Islamabad: Yousuf Salim — a gold medallist and visually challenged young man — who was once stopped from becoming a judge, is now set to be appointed as Pakistan’s first ever blind judge.
The dream of 25-year-old visually impaired man to become a judge is about to be fulfilled as he has proved that disability does not mean inability.
Salim was thrilled when he received a letter of recommendation by Lahore High Court (LHC) on Saturday which read: “Honourable Examination Committee for Recruitment of District Judiciary and Lahore High Court Establishment has recommended you for appointment as Civil Judge-cum-Magistrate.”
Recommendation is the first step towards the realisation of his dream to become a judge, Saleem told Gulf News. “There would be some legal formalities in coming weeks before the official appointment” he informed.
Salim is a gold medallist of the Punjab University in LLB (Honors) and had topped the written judiciary exam among 6,500 candidates in 2014. But his impressive academic record only took him to the interview stage for the position of civil judge. He was among 21 successful candidates but was not selected as he was blind.
Fortunately, Chief Justice of Pakistan Mian Saqib Nisar took notice of the case after media reports and directed the chief justice of the Lahore High Court (LHC) to review the case saying that a person could be a judge even if he is blind, provided he meets all other qualifications. Following the order, LHC chief justice and its relevant committee reconsidered him as a candidate and recommended him for the position of the civil judge.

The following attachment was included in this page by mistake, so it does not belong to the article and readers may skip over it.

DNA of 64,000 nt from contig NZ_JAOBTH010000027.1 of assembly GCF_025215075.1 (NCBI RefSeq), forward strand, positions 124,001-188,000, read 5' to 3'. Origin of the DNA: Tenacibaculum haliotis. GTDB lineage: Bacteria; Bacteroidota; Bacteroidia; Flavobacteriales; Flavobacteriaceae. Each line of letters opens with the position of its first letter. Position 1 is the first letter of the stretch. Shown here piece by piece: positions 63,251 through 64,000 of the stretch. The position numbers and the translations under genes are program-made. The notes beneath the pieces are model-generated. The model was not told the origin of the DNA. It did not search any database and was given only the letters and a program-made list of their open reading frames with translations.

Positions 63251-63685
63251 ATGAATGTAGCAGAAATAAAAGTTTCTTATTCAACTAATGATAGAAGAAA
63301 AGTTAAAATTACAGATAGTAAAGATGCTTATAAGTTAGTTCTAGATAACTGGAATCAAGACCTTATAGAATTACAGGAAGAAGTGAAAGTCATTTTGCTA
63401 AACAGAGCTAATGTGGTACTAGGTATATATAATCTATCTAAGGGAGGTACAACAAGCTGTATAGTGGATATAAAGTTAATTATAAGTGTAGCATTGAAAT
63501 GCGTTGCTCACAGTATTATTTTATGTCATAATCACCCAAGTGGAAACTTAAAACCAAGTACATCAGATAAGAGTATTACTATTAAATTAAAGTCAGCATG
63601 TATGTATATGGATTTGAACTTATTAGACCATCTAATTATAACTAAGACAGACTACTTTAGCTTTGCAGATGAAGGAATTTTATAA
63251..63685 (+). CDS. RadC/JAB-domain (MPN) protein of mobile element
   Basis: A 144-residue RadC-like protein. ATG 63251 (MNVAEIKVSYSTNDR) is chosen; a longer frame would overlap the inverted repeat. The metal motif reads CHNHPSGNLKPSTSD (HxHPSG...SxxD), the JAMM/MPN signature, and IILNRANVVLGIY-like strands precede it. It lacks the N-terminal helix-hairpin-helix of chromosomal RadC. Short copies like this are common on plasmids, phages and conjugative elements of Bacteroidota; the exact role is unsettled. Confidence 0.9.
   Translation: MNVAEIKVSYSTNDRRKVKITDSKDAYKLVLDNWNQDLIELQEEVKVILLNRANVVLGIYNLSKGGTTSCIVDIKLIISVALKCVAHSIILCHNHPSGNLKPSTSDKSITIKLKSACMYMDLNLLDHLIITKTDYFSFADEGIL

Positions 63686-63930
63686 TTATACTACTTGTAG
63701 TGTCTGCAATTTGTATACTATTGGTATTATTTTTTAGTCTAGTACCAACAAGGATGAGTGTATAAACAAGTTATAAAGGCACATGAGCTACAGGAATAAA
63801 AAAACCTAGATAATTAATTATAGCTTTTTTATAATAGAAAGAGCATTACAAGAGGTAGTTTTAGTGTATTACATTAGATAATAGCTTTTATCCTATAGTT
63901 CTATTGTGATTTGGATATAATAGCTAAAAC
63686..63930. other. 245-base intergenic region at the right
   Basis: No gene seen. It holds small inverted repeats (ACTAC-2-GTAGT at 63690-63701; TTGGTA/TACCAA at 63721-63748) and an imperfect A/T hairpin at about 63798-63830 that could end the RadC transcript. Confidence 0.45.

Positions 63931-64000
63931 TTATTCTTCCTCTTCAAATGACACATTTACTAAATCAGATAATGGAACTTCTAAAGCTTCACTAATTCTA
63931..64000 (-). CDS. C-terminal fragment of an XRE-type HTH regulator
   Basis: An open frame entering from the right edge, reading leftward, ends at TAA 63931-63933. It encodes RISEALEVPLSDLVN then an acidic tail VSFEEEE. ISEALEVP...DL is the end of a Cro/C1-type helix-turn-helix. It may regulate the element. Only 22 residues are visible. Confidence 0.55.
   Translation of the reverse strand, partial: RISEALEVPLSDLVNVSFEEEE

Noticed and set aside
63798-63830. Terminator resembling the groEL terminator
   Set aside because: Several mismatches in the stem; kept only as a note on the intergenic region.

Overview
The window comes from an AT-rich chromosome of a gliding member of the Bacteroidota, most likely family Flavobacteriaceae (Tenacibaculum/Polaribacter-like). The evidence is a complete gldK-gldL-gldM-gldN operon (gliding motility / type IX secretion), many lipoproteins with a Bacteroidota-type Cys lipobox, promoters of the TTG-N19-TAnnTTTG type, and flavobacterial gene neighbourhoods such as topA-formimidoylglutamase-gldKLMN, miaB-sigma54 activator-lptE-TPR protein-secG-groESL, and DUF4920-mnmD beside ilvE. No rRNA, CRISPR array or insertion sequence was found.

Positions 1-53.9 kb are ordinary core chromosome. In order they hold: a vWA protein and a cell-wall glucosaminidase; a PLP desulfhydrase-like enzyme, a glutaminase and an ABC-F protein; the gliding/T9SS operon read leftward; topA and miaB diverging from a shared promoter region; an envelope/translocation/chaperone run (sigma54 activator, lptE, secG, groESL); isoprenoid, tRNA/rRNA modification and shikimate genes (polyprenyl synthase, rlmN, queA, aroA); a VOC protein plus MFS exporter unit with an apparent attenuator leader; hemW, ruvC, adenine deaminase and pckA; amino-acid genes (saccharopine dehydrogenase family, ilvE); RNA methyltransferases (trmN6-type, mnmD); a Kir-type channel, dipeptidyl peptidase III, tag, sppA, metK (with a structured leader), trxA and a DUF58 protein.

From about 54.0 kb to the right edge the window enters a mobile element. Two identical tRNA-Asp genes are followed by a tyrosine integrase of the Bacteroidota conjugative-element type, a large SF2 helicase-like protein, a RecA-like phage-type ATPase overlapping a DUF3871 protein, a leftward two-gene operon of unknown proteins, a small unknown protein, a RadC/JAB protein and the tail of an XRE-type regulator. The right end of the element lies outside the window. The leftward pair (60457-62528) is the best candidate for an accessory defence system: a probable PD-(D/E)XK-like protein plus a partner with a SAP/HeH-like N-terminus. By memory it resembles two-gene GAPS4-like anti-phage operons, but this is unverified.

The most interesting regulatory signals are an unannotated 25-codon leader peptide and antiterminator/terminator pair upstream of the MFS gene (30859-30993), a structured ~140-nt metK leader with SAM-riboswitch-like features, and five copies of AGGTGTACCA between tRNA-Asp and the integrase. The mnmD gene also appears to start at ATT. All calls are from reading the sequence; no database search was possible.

Yousuf Salim expressed gratitude to CJP for taking notice of the situation and the chief justice of LHC and selection committee for reconsidering his case and recommending him as he is confident that he is fully eligible for the position.
Salim who hails from Lahore is the son of a charted accountant. He has four sisters and two of them are also visually impaired.
One of his sisters, Saima Salim, is the first blind civil services officer who has served in Pakistan’s UN missions in Geneva and New York. Saima is also known as Helen Keller of Pakistan and is seen as a true beacon of hope for many disabled. Another of his blind sister Ayesha teaches at a university in Lahore and is also doing her PhD. Yousaf is the youngest among siblings.
When asked what motivated the talented visually impaired siblings to achieve their goals, Salim explained that “it is critical to establish a strong foundation for all children, especially differently abled, on which they can build fulfilling lives.” He shared that his biggest motivation comes from his parents and his teachers. “My school was the first place that gave me confidence to dream big.”
In an interview with Gulf News, he said that he is inspired by Pakistan’s founding father Mohammad Ali Jinnah who was also a barrister. Salim’s dream is to become a Supreme Court judge and eventually serve as the Chief Justice of Pakistan.
He believes that Pakistan’s differently abled community should trust their abilities and work hard to achieve their goals. “If you don’t believe in your dreams no one will” he said.
Yousuf Salim’s appointment could be a major moment for differently-abled Pakistanis who are struggling for their due rights. “It’s a historic moment for blind people of Pakistan as someone from our community will represent us in the court of law. This shows that that people are now being selected on the basis of their abilities and not their disabilities,” said Zulqarnain Asghar, a visually impaired clinical psychologist in Islamabad.